Los Alamos National Laboratory Los Alamos United States
Los Alamos National Laboratory has developed an end-to-end model that quantifies the total ionizing dose that a shielded component on a space asset will accrue due to interactions with trapped beta-decay electrons produced after a high-altitude nuclear explosion. The model consists of three major components initial trapping, spatio-temporal evolution of the trapped population, and interaction of the evolving trapped population with a space asset to produce total ionizing dose. The initial trapping module calculates the fraction of betas produced by radioactive decay of nuclear fission products that will be trapped in the magnetic field surrounding Earth for at least one drift around Earth. Previously, the initial trapping Calculation assumed a centered dipole magnetic field model whereas we know that Earths magnetic field is offset from its geographic center and has higher-order non-dipole terms. Both the offset and the higher-order terms are captured in the International Geomagnetic Reference Field IGRF internal field model. In a centered dipole, the electrons that are trapped on a magnetic field line at one longitude will be trapped at all other longitudes as they drift around Earth due to azimuthal symmetry of the field, but the offset and higher-order terms of the IGRF field affects the drift of the trapped electrons and causes some that are trapped at one longitude to be lost at other longitudes. These electrons are called quasitrapped and are said to be in the drift loss cone since they will be lost during their first drift around Earth. In this paper we report on the effect of incorporating the drift of electrons around Earth using the IGRF field on the trapping fraction as compared to using a centered dipole.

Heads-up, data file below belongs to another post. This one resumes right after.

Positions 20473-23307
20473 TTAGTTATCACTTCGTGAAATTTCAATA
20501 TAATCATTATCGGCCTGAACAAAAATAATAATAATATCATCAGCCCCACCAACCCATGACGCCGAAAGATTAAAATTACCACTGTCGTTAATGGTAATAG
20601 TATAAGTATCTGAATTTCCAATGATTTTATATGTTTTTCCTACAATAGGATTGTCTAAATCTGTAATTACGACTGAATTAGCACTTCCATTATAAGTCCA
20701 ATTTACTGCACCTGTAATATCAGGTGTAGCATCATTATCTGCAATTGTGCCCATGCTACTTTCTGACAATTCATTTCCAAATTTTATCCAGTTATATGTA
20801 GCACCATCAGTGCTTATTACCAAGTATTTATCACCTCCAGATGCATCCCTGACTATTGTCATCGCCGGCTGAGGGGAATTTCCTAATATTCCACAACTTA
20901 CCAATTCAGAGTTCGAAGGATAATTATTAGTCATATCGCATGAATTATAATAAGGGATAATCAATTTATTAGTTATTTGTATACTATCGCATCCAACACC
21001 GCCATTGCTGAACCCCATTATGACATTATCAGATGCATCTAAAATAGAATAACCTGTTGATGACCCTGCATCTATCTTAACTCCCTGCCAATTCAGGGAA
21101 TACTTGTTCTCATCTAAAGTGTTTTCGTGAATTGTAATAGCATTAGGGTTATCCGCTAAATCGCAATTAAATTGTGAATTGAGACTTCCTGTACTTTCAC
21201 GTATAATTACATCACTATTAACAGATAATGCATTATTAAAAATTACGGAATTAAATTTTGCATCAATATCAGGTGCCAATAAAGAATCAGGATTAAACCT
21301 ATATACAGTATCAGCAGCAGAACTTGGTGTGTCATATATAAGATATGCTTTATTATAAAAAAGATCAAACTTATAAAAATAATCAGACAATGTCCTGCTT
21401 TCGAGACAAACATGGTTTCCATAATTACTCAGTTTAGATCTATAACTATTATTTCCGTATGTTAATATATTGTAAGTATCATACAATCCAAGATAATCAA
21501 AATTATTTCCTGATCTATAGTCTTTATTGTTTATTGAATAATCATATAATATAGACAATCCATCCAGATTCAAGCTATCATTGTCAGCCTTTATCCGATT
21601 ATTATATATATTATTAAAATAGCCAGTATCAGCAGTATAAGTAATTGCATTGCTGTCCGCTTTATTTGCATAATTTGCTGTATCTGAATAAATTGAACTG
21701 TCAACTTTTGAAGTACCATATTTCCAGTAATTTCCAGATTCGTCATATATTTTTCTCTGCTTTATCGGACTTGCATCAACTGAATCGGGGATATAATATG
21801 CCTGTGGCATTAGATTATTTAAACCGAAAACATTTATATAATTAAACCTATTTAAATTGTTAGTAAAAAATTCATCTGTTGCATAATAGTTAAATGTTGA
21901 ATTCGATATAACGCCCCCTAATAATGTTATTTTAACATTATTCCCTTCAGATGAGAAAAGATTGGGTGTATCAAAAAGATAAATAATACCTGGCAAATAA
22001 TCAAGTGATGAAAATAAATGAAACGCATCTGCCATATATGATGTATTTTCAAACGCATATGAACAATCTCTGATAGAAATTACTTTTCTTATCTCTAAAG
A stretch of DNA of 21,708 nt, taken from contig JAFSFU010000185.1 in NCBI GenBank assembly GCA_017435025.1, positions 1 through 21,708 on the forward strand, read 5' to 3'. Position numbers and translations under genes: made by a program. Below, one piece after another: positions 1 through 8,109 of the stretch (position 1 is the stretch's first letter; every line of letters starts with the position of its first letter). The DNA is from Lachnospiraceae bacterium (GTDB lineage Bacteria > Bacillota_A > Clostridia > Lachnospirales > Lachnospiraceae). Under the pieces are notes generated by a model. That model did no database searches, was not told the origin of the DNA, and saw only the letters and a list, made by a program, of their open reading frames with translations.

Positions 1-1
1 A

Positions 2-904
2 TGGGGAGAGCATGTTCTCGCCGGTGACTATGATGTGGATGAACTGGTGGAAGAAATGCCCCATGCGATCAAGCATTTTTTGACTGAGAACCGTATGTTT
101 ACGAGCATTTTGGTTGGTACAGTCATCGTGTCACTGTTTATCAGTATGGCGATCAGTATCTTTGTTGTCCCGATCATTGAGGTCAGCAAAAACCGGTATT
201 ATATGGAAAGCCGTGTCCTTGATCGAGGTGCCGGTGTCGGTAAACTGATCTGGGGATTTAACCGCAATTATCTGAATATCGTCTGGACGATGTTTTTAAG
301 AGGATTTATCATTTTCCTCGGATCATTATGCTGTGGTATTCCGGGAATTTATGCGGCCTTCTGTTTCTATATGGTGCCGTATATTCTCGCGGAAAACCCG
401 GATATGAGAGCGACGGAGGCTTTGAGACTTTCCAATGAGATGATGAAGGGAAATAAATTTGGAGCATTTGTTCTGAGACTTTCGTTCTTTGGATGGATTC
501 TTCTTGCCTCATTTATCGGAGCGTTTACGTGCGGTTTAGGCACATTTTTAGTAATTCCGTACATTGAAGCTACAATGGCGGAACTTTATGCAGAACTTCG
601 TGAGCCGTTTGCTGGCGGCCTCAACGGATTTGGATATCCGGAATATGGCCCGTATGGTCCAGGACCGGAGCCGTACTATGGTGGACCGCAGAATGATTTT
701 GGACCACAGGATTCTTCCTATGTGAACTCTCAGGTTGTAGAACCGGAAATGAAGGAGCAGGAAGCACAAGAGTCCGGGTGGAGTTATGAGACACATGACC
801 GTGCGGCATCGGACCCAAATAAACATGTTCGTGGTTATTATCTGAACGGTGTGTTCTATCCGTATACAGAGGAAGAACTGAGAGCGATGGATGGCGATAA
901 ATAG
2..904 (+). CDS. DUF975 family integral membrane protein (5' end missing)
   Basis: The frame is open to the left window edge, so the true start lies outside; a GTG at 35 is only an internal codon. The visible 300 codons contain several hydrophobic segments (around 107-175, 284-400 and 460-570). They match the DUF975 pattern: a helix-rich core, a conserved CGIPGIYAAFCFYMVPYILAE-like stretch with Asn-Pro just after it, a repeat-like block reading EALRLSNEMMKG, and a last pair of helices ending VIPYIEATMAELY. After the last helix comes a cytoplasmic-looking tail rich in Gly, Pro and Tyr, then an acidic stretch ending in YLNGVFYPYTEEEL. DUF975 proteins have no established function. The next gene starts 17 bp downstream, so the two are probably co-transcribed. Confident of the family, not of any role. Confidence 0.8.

Journal Article - Open Access
Journal of Radiation Effects: Research and Engineering, 35, 1, 01 Jan 0001, 01 Jan 0001, SEE AD1042393 JOURNAL OF RADIATION EFFECTS RESEARCH AND ENGINEERING VOL. 35, NO. 1, APRIL 2017. 33RD ANNUAL HARDENED ELECTRONICS AND RADIATION TECHNOLOGY (HEART) TECHNICAL INTERCHANGE MEETING MONTEREY, CA APRIL 4-8, 2016